In this how they have written the equation .

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Applying the equation of continuity, $(2A)v=2(A)u$ - ie the velocities $v,u$ in the vertical and horizontal sections are equal.

The total volume of liquid is $V=(2A)H+2(AH)=4AH$ so the total mass is $M=\rho V$. The initial height of liquid in the vertical tube is $H$. When this height has fallen by $x$ a volume of $2Ax$ has moved into the horizontal sections. The height of the centre of this section of liquid above the horizontal section is $H-\frac12x$. The loss of GPE is therefore $mg(H-\frac12x)$ where $m=2Ax\rho $.

The whole of the fluid is moving with speed $v$ after this liquid falls. The loss in GPE equals the gain in the KE of the fluid so

$(2Ax\rho)g(H-\frac12x)=\frac12Mv^2=\frac12(4AH\rho)v^2$

$x(H-\frac12x)g=Hv^2$.

When $x=\frac12H$ then

$Hv^2=\frac12H(H-\frac14H)g$

$v=\sqrt{\frac38gH}$.

Differentiating wrt $x$ we get

$(H-\frac12x)g+x(-\frac12)g=(H-x)g=2Hv\frac{dv}{dx}=2H\frac{dx}{dt}\frac{dv}{dx}=2Ha$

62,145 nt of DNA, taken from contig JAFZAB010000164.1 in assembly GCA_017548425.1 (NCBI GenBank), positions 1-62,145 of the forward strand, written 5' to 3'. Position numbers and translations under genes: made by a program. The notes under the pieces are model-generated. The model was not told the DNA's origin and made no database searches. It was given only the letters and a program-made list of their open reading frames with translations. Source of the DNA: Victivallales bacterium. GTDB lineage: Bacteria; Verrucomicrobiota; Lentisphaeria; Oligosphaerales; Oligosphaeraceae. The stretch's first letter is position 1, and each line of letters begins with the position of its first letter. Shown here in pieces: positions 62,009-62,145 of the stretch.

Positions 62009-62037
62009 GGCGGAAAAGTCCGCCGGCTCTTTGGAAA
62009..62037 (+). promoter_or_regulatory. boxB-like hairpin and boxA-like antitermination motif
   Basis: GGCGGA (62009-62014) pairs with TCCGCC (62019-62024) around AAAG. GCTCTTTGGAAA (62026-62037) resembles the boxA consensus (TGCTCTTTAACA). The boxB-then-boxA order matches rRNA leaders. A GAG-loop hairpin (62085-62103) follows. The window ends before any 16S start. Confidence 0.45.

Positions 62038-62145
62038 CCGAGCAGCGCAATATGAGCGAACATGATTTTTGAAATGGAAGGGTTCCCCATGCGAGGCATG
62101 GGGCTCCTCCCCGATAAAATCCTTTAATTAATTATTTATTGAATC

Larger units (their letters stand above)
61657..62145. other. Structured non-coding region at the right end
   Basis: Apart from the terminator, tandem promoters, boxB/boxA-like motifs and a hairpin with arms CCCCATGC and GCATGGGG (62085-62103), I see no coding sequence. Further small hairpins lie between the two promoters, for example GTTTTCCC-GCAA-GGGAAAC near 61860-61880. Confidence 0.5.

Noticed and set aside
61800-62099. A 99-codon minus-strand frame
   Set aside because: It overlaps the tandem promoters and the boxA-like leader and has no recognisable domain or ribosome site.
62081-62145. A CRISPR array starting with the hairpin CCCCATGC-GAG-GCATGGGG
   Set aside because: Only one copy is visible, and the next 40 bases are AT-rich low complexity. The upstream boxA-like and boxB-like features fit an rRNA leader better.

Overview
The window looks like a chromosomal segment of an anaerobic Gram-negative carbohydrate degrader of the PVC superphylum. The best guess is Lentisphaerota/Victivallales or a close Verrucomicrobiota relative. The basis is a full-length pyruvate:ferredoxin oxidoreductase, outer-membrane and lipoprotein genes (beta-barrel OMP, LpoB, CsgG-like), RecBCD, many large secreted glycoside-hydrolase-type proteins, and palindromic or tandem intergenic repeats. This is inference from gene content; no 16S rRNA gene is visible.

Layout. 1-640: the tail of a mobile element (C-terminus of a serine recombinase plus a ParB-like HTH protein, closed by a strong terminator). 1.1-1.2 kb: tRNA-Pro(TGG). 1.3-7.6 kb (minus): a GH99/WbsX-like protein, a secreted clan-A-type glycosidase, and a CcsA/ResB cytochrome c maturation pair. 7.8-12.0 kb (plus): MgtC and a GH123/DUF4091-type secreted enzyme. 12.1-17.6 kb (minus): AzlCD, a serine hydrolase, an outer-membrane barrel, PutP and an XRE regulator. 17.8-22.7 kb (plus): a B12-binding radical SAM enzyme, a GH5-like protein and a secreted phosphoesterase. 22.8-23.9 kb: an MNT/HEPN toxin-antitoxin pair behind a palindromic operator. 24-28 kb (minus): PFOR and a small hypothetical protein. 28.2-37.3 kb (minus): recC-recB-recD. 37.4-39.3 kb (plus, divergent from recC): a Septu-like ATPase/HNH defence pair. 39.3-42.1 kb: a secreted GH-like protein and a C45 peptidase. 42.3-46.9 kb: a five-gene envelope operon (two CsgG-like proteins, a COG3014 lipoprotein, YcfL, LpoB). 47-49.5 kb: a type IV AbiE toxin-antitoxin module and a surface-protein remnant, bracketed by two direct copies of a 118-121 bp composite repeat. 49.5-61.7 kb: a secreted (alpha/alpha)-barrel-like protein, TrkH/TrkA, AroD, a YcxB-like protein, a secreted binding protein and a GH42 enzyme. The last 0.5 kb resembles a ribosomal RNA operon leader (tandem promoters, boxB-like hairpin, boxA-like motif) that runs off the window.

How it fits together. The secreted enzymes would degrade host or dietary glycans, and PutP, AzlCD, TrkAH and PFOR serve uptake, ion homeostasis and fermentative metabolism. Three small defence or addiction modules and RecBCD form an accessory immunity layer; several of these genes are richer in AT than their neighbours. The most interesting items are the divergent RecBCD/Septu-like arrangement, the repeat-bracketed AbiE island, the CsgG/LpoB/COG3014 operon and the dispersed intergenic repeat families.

where $a=\frac{dv}{dt}$ is acceleration.

When $x=0$ the initial acceleration of the liquid is $a=\frac12g$.

The mass of liquid to the right of P is $m'=\rho A\frac{H}{2}$. The initial acceleration of this liquid is $a=\frac12g$ so the resultant force on it is $m'a=\frac14\rho AHg$. The force on this liquid comes from the difference in pressure at the two ends, which is the gauge pressure $P$ since the right side of this liquid is at atmospheric pressure. Therefore

$PA= \frac14\rho AHg$

$P=\frac14\rho Hg$.

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I thought that we can only apply it for two points .